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Medical Billing Vs. Revenue Cycle Management


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medical billing vs. revenue cycle management

Medical billing vs. revenue cycle management is no longer encapsulated in one entity. Healthcare is a driven and highly fueled industry. In addition, medical billing services are breaking free of revenue management duties, and practice managers understand the importance of keeping a close watch over the bottom line. The complexity of medical billing codes, insurance company regulations, and diversity in treatment options leave no time for managing the revenue cycle.

Medical billing services understand the revenue cycle’s importance to peak performance. However, while striving to maintain control of the revenue cycle in their day-to-day billing protocols, the scope of revenue management is beyond their capabilities. As a result, medical billing has become a complex professional service requiring certified personnel educated in current coding requirements and insurance regulations. Medical billing vs. revenue cycle management must work hand in hand but are two separate entities.

What Is Medical Billing?

When comparing medical billing vs. revenue cycle management, it is essential to realize the importance of medical billing personnel to understand the revenue cycle. The revenue cycle, in its entirety, is what fuels revenue for the practice. Therefore, each cycle step must be timely and fully facilitated without exception. Management of the revenue cycle ensures the wheel is fixed for ultimate performance.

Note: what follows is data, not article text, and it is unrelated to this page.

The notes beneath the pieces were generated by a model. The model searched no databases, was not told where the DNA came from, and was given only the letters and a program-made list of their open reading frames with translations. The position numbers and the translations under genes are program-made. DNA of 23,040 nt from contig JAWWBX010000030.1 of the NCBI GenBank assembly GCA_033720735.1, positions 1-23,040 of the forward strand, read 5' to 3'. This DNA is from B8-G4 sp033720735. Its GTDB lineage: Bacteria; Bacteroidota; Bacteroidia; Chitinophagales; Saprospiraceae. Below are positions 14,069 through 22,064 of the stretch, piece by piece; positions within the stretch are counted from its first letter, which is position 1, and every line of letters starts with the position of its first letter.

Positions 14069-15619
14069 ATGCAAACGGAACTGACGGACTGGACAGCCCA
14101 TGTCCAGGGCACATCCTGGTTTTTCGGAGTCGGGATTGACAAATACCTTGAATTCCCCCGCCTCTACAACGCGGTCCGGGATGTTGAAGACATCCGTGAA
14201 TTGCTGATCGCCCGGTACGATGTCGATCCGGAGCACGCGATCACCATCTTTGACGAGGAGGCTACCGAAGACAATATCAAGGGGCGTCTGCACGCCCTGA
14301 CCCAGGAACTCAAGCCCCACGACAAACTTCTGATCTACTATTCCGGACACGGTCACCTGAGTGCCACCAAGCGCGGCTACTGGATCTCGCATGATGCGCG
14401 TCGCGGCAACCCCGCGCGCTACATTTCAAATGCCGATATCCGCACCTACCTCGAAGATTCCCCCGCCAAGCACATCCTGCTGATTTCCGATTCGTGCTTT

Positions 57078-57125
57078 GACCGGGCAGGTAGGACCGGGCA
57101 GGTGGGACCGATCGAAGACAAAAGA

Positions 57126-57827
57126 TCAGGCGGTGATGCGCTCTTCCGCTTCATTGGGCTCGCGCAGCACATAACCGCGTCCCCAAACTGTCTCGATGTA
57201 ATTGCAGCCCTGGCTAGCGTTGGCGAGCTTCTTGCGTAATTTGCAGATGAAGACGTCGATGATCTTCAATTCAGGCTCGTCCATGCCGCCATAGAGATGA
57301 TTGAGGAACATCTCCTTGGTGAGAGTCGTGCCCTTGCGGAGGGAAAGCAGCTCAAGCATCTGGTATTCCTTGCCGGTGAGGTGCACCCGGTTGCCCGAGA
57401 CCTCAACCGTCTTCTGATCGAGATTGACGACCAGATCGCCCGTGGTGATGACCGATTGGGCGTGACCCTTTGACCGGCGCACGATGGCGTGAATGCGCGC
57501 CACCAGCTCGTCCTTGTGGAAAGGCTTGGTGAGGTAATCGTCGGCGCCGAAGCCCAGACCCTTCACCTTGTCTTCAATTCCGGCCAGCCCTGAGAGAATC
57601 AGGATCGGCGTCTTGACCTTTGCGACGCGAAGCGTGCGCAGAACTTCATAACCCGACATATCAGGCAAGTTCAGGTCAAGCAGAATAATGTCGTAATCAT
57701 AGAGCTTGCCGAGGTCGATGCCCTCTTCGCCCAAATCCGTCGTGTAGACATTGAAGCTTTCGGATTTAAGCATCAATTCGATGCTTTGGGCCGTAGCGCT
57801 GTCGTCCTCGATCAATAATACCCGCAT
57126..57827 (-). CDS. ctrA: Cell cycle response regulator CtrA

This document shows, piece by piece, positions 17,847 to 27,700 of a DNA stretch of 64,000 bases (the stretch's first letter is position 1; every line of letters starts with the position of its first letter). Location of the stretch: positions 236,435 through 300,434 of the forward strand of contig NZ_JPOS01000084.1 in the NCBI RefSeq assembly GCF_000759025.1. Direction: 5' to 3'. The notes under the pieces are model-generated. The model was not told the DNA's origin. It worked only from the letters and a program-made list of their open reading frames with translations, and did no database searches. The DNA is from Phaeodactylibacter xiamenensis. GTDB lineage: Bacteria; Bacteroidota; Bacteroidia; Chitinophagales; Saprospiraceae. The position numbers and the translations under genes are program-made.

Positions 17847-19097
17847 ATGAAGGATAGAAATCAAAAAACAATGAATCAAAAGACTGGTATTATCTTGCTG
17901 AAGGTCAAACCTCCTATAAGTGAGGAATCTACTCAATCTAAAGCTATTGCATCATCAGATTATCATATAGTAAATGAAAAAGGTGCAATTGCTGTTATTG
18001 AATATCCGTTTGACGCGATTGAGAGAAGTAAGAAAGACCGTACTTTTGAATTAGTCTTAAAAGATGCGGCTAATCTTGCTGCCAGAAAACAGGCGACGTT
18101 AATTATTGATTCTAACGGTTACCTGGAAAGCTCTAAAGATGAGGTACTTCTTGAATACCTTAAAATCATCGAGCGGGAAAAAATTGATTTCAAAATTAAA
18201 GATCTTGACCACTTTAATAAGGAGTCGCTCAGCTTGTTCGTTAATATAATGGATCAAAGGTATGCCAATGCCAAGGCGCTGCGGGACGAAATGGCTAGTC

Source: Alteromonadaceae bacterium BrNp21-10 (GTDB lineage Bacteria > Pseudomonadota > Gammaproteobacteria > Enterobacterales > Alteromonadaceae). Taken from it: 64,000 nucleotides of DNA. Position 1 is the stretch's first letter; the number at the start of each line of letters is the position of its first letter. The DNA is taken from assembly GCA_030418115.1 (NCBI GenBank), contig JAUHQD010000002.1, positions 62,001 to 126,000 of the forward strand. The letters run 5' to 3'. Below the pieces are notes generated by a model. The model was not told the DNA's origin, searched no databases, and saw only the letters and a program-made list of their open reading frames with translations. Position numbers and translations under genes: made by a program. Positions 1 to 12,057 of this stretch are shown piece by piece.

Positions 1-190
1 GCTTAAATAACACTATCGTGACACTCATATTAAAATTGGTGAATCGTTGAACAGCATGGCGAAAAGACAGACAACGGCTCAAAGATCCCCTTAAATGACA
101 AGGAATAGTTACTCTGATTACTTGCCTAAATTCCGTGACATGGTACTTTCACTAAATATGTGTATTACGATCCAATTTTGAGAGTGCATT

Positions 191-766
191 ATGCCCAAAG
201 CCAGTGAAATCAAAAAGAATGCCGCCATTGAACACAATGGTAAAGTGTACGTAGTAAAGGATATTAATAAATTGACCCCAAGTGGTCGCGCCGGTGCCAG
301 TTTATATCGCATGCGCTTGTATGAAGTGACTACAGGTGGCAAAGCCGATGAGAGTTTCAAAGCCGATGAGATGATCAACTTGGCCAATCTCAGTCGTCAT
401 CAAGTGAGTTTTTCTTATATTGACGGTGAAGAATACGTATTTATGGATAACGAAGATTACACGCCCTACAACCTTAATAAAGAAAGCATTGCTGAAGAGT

Medical billing receives charge information from the providers and immediately sets to correctly transform charges into codes and diagnosis codes into claim forms. Certified coders check coding to reduce denials by submitting claims that the insurance companies will not reject. Medical billing protocols have evolved into a complex set of responsibilities that keep the revenue cycle moving. Medical billing vs. revenue cycle management deals with charge capture, claim submission, and posting of reimbursement from patients and insurance companies.

Unfortunately, there are stumbling blocks in the process. Insurance companies implement diverse and strict computerized regulations for their claim submissions. Fighting rejections and denials is a constant battle for medical billers. Insurance companies continually deny medical necessity and computer glitches cause false denials. This portion of the revenue cycle can benefit from the input of revenue cycle managers to relay pertinent information in resolving the percentages of these issues.

Protocols of Medical Billing

Medical billing is a complex series of protocols, but to describe the essential functions, here is a list of responsibilities.

  1. Separate from the medical billing department, registration or medical staff collect patient demographic information needed for the claim form, insurance cards, subscriber information, and patient medical history.
  2. If a charge involves required authorization for services by the insurance company, another department procures that authorization by submitting a request for authorization to the insurance company.